The perennial rivalry between Yitzhak Rabin and Shimon Peres over the leadership of the Labor Party, which had lasted since 1974, now came to an end. The two finally came together to cooperate fully in the peace process. Rabin's reluctant journey to accepting the PLO as a partner for peace was a prolonged and painful process. He finally realized that it is with an enemy one negotiates peace, and Israel had no other partner for an agreement except the PLO.
As part of his transformation, Rabin made a distinction between PLO extremists and fundamentalists on the one hand, and PLO moderates on the other. Top-secret negotiations between Israel and the Palestinian moderates gathered momentum. Rabin for long remained skeptical about the PLO's commitment to a peaceful resolution of the conflict and he pressed the organization's undisputed leader, Yasser Arafat, to suppress extremism and violence in order to build trust

In September 1993, the historic Israeli-Palestinian Declaration of Principles was signed. This was the Oslo-A Agreement, also known as "Gaza-Jericho First."
It guaranteed Palestinians self-rule in the territories for a period of five years. In the first phase Israel would pull out of the Gaza Strip and Jericho city, and would later leave agreed areas of the West Bank, and the Palestinians would hold elections.
At the now famous signing ceremony on the lawn of the White House in Washington DC, on 13th September 1994, at which an Israeli leader publicly shook hands with Yasser Arafat for the first time

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Nobel Peace Prize awarded to Rabin, Peres and Arafat

The 1994 Nobel Peace Prize was awarded to Yitzhak Rabin, Shimon Peres and Yasser Arafat. All three politicians had played a large role in the pursuit of peace in the Middle East and were rewarded for their efforts since the Oslo Agreement. In his speech at the award ceremony, Rabin described his own development from war hero to peace hero (to Rabin's Nobel Peace Prize speech).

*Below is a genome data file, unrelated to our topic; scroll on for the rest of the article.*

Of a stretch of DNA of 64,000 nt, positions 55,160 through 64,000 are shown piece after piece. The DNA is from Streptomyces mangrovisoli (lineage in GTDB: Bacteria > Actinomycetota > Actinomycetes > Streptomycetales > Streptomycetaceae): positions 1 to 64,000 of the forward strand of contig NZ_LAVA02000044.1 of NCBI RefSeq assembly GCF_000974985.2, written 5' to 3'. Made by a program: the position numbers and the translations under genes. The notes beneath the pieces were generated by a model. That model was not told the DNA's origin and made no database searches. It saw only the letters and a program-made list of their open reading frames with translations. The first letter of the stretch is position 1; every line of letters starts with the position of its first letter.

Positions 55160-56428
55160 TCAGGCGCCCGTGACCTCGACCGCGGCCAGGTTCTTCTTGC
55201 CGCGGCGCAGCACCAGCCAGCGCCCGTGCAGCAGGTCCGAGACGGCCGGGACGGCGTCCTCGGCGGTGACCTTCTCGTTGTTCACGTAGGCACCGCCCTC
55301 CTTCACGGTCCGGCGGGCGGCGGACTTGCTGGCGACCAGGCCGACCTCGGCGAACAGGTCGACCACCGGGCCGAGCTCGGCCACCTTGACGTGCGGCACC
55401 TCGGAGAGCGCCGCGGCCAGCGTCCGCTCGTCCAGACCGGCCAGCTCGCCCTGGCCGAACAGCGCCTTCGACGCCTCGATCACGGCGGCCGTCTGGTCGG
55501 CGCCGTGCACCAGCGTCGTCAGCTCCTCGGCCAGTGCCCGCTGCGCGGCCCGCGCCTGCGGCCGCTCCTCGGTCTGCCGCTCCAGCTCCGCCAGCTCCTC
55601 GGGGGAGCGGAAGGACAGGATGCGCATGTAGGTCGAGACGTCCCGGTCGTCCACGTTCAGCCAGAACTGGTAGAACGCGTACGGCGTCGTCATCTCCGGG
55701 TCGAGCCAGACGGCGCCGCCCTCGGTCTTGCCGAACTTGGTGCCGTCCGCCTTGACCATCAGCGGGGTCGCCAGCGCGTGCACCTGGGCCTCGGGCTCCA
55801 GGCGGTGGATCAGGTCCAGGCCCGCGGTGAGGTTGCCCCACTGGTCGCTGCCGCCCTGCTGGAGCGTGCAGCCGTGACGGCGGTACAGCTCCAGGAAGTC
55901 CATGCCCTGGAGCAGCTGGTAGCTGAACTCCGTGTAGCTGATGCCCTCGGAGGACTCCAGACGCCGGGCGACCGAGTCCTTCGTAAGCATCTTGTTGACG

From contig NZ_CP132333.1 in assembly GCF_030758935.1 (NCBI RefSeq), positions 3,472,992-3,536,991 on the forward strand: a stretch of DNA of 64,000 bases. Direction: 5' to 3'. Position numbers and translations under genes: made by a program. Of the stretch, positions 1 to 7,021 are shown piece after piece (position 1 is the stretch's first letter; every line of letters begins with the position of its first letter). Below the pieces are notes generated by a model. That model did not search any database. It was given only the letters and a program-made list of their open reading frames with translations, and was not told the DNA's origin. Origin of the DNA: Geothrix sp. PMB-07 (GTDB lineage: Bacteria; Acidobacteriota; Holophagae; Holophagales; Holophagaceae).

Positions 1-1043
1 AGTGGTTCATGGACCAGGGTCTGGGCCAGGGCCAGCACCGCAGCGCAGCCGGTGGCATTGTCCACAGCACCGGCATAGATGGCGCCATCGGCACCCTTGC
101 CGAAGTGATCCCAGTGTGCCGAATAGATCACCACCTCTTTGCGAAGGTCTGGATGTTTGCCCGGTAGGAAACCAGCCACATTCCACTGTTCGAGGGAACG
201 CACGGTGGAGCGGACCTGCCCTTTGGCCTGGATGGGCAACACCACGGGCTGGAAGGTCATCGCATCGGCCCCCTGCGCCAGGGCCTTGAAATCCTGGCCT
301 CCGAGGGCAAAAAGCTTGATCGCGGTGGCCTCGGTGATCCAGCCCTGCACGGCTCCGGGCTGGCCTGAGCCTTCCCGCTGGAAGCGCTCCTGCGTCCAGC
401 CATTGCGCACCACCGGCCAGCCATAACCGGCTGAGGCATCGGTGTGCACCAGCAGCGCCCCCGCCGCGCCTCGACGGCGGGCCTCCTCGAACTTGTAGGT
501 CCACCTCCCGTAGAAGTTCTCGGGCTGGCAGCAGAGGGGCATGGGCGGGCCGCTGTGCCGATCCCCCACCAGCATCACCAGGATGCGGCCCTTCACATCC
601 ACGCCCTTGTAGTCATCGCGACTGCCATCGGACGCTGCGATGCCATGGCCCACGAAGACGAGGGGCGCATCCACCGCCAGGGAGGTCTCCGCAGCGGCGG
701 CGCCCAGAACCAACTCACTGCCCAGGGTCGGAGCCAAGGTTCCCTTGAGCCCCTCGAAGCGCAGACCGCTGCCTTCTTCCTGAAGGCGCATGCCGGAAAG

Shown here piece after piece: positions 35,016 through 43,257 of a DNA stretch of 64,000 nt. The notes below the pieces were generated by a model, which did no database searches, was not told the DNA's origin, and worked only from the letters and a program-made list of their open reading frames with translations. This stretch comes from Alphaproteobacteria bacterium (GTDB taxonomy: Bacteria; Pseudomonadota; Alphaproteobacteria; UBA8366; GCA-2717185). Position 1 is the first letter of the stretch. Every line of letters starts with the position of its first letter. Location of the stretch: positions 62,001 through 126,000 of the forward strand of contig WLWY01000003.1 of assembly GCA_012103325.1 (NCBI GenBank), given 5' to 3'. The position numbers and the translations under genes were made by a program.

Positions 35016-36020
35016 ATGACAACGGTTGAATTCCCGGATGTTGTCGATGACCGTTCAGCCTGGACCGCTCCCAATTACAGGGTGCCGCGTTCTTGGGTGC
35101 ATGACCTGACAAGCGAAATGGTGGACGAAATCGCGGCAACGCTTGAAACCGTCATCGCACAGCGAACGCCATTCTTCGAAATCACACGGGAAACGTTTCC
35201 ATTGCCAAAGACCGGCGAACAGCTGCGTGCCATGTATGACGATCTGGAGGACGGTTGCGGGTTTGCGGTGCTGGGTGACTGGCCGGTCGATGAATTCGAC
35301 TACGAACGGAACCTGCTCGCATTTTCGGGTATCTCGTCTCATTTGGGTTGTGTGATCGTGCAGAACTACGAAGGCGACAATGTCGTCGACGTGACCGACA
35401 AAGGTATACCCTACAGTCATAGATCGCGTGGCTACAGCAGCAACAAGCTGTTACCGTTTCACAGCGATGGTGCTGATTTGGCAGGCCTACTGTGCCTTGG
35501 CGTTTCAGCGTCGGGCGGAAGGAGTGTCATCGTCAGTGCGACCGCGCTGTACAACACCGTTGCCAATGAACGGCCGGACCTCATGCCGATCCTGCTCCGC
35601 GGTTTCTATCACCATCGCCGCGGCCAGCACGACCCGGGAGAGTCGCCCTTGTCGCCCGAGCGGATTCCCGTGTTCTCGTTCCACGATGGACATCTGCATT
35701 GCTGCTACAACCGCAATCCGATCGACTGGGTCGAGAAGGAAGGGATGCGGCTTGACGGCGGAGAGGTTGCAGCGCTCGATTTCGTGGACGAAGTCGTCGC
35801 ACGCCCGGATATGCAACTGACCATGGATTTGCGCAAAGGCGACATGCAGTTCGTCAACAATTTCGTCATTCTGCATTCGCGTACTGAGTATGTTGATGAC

Following the signing of the Declaration of Principles, extremists opposed to the peace process began a campaign of terrorist attacks. Yitzhak Rabin vowed to pursue the peace process as if there was no terrorism while fighting terrorism as if there was no peace process. On May 4, 1994 Rabin signed The Gaza-Jericho Agreement, which granted the Palestinians autonomy in Gaza and Jericho. The IDF left Jericho and the Gaza Strip, but continued to defend the Jewish settlements left in the territories. On September 13, 1995, Israel and the PLO signed the Oslo B Agreement, which expanded West Bank areas under control of the new Palestinian Authority. A comprehensive treaty between Israel and Jordan was signed in October 1994, the culmination of this new Middle East peace process.

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Rabin is assassinated

Yitzhak Rabin's peace policy received broad support from the people of Israel, but it enraged many sectors who opposed compromise with the PLO and territorial concessions. These included Jewish settlers in the West Bank, Gaza and to a lesser extent in the Golan, the religious extreme right, and many Likud Party members.
On the Palestinian side, Hamas and Islamic Jihad were more vehemently opposed to the Oslo Agreements and peace process. A series of bomb attacks only increased the frustration, bitterness, and anger of Israelis who considered the peace process a failure.
There were legitimate democratic protests, but a vicious campaign of incitement, violence, and delegitimization of the government gathered force. Prime Minister Rabin took the bulk of the personal attacks. He was depicted as a traitor and at one infamous rally he was depicted wearing Nazi uniform.

On the night of Saturday November 4, 1995, Prime Minister Yitzhak Rabin traveled to the Kings of Israel Square in Tel Aviv where tens of thousands of Israeli peace supporters massed to assure him of their enthusiastic support. He spoke at the rally (to Rabin's last speech). They rallied with wild enthusiasm under banners that proclaimed "Yes to Peace - No to Violence."
Rabin was deeply moved by the warmth of the demonstration as Israelis thronged to assure him of their love and trust. Still smiling, he descended the steps to his car. The young Jewish student Yigal Amir wheeled out of the darkness and shot him in the back. Prime Minister Yitzhak Rabin, the hero of war and the soldier of peace, was critically wounded. A short time later he died of his wounds in Ichilov Hospital. Rabin one of Ireals greatest leaders was buried two days later amidst great participation by the public and in the presence of many world leaders

[Taken from: The Yitzhak Rabin Center for Israel Studies - Translator: Uriel Masad, December 1998
English Editor: Thomas O'Dwyer, January 1999]